Saturday, March 8, 2008

"Iron Kissed" by Patricia Briggs

This series just keeps getting better and better! This is the third Mercedes "Mercy" Thompson book by Ms. Briggs, and I think it's the best one yet. I'm going to give her kudos right here for not dragging out the love triangle between Mercy, Adam, and Samuel; if you've read the first two books, you know what I'm talking about (and you should be reading them, cause they're that good!) I found it very refreshing that the author didn't drag out that plot point; too many of them do.

OK, if you haven't been keeping up, a bit of background on our favorite coyote, Mercy. First, she's a walker; she's a mixed breed, half Native-American, half Caucasian. She was the product of a one-night stand and never knew her father; her mother sent her to live with the werewolves out west, hoping they'd be able to help her with her magical nature. As far as she knows, Mercy is the only one of her kind.

Werewolves aren't the only magical creatures known to Mercy; she's tangled with vampires and has known several of the fae. And this time around, one of the fae needs her help. Zee, the fae she's buying her auto shop from, has been arrested for the murder of a human. Mercy is certain that Zee didn't do it; he'd asked her to help investigate murders of fae on their reservation (the fae may be out, but they're also being herded into reservations "for their safety", much like the Native Americans of today). The man Zee is accused of killing was the one responsible for the murders, so it's not too hard to see why the police believe him to be guilty. Unfortunately, the fae don't like outsiders poking around in their business, so Mercy has them to contend with. To her, it looks like the fae are willing to let Zee take the fall, possibly even die, for something he didn't do. She may be the only one who can help him, whether he wants that help or not.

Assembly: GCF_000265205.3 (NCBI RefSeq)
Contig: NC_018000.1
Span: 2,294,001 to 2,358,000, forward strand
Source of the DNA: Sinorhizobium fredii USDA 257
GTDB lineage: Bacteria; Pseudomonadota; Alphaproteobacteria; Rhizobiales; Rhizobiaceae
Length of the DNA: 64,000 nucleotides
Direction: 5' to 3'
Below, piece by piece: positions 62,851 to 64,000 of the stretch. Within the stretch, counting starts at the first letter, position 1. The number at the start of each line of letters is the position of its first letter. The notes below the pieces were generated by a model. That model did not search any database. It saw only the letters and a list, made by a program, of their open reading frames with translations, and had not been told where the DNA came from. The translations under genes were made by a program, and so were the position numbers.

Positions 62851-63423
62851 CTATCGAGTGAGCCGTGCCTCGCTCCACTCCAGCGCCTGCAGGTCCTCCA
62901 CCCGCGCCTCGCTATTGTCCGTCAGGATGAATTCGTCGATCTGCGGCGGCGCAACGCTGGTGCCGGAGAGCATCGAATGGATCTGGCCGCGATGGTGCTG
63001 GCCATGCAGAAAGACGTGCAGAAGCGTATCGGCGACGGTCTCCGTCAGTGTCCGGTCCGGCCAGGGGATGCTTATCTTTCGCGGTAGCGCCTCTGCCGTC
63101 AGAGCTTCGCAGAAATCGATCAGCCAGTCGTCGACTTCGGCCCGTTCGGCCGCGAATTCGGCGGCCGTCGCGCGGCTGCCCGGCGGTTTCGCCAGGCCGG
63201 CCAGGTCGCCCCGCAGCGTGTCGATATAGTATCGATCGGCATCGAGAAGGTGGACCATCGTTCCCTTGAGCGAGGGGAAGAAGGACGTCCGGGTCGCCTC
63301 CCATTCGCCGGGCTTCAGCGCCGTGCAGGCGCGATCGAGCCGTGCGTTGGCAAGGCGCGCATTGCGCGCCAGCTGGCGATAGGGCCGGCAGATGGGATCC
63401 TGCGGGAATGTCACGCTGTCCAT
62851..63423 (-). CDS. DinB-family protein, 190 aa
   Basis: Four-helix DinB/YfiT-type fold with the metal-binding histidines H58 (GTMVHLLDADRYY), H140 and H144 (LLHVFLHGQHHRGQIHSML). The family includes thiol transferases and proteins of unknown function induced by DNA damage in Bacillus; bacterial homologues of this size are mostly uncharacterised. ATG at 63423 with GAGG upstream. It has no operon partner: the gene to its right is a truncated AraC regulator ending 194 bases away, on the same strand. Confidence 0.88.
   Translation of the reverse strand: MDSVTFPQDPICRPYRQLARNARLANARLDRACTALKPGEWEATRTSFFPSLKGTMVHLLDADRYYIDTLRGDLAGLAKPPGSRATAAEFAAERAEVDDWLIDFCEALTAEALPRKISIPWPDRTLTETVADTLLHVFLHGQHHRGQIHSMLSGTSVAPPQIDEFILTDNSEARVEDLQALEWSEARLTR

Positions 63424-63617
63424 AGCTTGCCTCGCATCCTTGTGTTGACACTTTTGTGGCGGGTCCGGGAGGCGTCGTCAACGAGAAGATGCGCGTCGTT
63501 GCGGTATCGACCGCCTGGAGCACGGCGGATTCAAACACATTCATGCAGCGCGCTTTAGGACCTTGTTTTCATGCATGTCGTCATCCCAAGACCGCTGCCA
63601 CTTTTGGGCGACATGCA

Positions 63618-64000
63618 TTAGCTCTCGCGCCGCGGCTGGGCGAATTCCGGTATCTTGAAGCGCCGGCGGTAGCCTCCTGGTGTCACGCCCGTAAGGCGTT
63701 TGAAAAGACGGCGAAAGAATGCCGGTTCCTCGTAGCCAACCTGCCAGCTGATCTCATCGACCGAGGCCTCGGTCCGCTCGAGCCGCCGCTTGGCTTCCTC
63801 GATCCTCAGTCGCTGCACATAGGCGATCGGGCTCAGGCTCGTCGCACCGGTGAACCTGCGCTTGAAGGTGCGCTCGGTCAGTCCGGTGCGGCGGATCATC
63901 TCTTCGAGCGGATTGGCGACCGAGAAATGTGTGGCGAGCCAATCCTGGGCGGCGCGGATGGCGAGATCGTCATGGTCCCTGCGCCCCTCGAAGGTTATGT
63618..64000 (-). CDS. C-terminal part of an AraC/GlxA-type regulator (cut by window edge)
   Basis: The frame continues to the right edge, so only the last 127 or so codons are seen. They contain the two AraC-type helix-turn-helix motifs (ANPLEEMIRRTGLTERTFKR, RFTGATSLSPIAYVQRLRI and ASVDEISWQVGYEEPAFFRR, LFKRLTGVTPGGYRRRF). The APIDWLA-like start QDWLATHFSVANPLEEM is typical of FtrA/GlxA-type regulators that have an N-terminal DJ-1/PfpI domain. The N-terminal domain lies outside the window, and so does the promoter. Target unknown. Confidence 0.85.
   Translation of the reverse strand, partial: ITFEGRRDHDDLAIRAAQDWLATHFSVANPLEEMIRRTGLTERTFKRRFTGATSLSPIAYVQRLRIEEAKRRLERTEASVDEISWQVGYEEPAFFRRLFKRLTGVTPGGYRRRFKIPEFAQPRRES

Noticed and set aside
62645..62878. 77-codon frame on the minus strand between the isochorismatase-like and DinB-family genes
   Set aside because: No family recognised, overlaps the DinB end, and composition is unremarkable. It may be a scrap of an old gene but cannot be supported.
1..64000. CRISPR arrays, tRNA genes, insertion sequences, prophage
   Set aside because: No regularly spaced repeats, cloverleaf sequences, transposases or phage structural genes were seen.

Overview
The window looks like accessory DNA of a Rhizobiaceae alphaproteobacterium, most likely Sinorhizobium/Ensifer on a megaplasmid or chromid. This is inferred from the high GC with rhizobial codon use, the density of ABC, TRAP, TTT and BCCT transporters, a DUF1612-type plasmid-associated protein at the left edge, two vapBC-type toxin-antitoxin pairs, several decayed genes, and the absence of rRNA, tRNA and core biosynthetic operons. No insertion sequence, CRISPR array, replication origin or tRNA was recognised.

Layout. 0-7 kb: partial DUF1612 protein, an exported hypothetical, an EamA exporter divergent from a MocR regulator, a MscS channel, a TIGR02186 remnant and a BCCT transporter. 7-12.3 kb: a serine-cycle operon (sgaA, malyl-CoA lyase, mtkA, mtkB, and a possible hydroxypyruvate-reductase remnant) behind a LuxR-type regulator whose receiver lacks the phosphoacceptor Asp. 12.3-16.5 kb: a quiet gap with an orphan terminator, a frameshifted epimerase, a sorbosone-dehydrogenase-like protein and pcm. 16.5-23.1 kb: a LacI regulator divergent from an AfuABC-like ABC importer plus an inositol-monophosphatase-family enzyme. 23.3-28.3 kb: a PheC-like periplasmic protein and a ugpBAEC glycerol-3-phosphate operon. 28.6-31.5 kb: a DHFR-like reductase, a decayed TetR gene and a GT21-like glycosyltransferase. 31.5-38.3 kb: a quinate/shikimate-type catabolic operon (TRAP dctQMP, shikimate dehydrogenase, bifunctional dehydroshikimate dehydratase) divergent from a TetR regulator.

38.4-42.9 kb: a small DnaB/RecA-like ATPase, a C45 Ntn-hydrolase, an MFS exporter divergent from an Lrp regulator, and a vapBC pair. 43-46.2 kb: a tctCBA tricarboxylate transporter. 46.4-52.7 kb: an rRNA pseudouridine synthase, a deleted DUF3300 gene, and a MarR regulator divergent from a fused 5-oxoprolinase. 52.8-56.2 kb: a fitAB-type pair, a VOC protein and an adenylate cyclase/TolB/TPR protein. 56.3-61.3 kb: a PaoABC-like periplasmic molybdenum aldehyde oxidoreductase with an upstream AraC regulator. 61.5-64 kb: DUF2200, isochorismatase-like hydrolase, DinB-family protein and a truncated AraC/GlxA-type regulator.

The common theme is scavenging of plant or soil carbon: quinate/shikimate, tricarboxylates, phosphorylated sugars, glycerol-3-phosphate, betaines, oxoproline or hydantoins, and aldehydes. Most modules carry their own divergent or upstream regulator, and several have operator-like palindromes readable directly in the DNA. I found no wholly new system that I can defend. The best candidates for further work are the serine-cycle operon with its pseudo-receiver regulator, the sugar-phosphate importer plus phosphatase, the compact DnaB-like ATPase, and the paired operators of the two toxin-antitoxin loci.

I thought the pacing of the story was just right, not too much action or romance in any given part. The mystery was well-written; I started to figure it out by the end of the book, but not too soon before then. And, as I said at the beginning of this review, the romantic triangle is resolved in this entry, which was nice. Too many times I've grown bored with a series because the author refuses to wrap up plot points; life is not static, people! Things change, and that should be reflected in books, too. This is a great read, and I suggest finding a copy of this book for yourself - today!

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